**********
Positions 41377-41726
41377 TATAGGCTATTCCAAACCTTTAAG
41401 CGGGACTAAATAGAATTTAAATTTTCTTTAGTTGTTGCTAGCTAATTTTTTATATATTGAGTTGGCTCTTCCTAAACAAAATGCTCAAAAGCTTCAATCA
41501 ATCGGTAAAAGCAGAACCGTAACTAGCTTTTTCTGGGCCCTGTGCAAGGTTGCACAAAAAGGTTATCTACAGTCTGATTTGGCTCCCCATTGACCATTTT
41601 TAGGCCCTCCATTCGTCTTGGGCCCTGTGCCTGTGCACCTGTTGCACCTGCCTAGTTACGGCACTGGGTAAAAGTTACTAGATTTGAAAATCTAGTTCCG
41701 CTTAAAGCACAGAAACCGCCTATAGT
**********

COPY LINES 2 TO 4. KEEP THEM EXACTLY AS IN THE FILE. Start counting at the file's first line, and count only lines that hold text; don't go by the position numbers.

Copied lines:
41377 TATAGGCTATTCCAAACCTTTAAG
41401 CGGGACTAAATAGAATTTAAATTTTCTTTAGTTGTTGCTAGCTAATTTTTTATATATTGAGTTGGCTCTTCCTAAACAAAATGCTCAAAAGCTTCAATCA
41501 ATCGGTAAAAGCAGAACCGTAACTAGCTTTTTCTGGGCCCTGTGCAAGGTTGCACAAAAAGGTTATCTACAGTCTGATTTGGCTCCCCATTGACCATTTT